Comparison of Cyanide Exposure Markers in the Biofluids of Smokers and Non-smokers
Cyanide is highly toxic and is present in many foods, combustion products (e.g. cigarette smoke), industrial processes, and has been used as a terrorist weapon. In this study, cyanide and its major metabolites, thiocyanate and 2-amino-2-thiazoline-4-carboxylic acid (ATCA), were analyzed from various human biofluids of smokers (low-level chronic cyanide exposure group) and non-smokers to gain insight into the relationship of these biomarkers to cyanide exposure. The concentrations of each biomarker tested were elevated for smokers in each biofluid. Significant differences (p < 0.05) were found for thiocyanate in plasma and urine, and ATCA showed significant differences in plasma and saliva. Additionally, biomarker concentration ratios, correlations between markers of cyanide exposure, and other statistical methods were performed to better understand the relationship between cyanide and its metabolites. Of the markers studied, the results indicate plasma ATCA, in particular, showed excellent promise as a biomarker for chronic low-level cyanide exposure.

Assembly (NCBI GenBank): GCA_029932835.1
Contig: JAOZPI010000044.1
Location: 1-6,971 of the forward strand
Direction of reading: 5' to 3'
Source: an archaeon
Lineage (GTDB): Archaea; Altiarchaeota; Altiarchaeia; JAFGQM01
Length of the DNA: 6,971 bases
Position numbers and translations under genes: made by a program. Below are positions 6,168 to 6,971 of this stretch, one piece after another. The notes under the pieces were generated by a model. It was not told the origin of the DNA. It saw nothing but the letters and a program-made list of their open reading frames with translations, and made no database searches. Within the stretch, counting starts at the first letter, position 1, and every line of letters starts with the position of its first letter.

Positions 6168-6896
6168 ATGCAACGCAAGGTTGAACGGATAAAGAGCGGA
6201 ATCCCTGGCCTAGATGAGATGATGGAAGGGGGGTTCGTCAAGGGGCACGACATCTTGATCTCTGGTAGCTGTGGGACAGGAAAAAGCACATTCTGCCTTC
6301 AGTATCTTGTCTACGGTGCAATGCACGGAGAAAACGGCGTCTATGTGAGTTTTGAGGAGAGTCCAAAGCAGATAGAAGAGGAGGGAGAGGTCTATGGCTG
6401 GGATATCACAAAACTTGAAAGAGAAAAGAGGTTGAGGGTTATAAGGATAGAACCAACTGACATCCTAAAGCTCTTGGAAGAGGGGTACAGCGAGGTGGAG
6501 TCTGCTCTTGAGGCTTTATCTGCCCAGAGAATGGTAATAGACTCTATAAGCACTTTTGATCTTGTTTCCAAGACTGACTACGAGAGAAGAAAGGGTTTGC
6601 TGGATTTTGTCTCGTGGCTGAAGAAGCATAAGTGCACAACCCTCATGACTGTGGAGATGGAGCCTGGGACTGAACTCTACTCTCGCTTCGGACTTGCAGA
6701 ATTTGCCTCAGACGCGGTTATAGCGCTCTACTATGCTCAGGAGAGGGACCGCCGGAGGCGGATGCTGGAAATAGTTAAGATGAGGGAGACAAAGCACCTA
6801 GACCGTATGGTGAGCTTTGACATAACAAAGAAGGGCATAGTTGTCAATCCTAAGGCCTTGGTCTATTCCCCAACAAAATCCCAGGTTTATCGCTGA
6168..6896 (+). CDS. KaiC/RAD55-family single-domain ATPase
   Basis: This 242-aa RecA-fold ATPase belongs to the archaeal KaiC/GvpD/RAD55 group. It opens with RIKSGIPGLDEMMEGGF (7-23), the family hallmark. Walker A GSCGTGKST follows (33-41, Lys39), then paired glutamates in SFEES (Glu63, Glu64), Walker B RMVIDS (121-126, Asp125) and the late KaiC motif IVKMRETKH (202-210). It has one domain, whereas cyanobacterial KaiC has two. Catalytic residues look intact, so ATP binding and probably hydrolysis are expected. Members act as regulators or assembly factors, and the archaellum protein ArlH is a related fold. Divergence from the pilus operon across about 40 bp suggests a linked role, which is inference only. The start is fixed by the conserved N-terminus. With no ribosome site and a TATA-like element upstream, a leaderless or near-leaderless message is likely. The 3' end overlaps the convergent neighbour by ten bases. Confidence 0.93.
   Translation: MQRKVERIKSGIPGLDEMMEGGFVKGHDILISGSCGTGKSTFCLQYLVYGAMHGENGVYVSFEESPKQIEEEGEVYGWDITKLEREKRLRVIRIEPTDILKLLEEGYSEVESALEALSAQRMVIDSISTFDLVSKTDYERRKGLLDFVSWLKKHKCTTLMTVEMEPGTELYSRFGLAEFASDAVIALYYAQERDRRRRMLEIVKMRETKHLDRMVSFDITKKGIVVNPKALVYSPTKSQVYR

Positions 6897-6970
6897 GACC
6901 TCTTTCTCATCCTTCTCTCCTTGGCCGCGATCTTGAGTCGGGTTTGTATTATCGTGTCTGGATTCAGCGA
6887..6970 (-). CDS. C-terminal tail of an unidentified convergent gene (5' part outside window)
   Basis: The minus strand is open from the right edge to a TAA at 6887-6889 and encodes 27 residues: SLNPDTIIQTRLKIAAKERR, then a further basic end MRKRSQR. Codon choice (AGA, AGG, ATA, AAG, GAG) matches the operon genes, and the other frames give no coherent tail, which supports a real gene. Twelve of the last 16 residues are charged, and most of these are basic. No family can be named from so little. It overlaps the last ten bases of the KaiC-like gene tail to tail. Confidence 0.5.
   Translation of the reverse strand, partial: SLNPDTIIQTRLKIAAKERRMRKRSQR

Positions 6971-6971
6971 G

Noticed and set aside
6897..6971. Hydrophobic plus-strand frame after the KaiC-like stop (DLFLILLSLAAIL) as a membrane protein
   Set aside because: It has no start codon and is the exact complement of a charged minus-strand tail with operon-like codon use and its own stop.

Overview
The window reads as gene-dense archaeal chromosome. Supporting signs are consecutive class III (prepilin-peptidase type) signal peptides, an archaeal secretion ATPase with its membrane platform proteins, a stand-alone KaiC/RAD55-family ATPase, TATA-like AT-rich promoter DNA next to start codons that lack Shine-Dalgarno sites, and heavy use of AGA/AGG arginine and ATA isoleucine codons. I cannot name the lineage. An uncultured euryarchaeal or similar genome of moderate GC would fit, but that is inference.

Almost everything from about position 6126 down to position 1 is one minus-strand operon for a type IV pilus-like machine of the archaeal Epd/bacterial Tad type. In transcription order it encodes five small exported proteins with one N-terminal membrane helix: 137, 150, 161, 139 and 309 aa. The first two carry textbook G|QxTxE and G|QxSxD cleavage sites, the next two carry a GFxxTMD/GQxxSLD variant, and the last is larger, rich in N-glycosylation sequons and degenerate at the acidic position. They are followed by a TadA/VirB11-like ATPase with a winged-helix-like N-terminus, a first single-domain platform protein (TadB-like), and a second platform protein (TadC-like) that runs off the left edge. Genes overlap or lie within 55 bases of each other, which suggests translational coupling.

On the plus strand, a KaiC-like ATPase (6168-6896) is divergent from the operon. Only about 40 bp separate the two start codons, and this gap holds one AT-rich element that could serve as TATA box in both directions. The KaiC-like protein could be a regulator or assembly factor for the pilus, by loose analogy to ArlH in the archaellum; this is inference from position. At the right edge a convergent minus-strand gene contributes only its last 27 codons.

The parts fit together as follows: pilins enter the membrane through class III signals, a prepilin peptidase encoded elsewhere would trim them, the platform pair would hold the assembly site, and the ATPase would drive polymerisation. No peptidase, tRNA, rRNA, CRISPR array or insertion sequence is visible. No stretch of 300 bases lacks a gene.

DOI of Published Version
Vinnakota, Chakravarthy V.; Peetha, Naga S.; Perrizo, Mitch G.; Ferris, David G.; Oda, Robert P.; Rockwood, Gary A.; and Logue, Brian A., "Comparison of Cyanide Exposure Markers in the Biofluids of Smokers and Non-smokers" (2012). Chemistry and Biochemistry Faculty Publications. 55.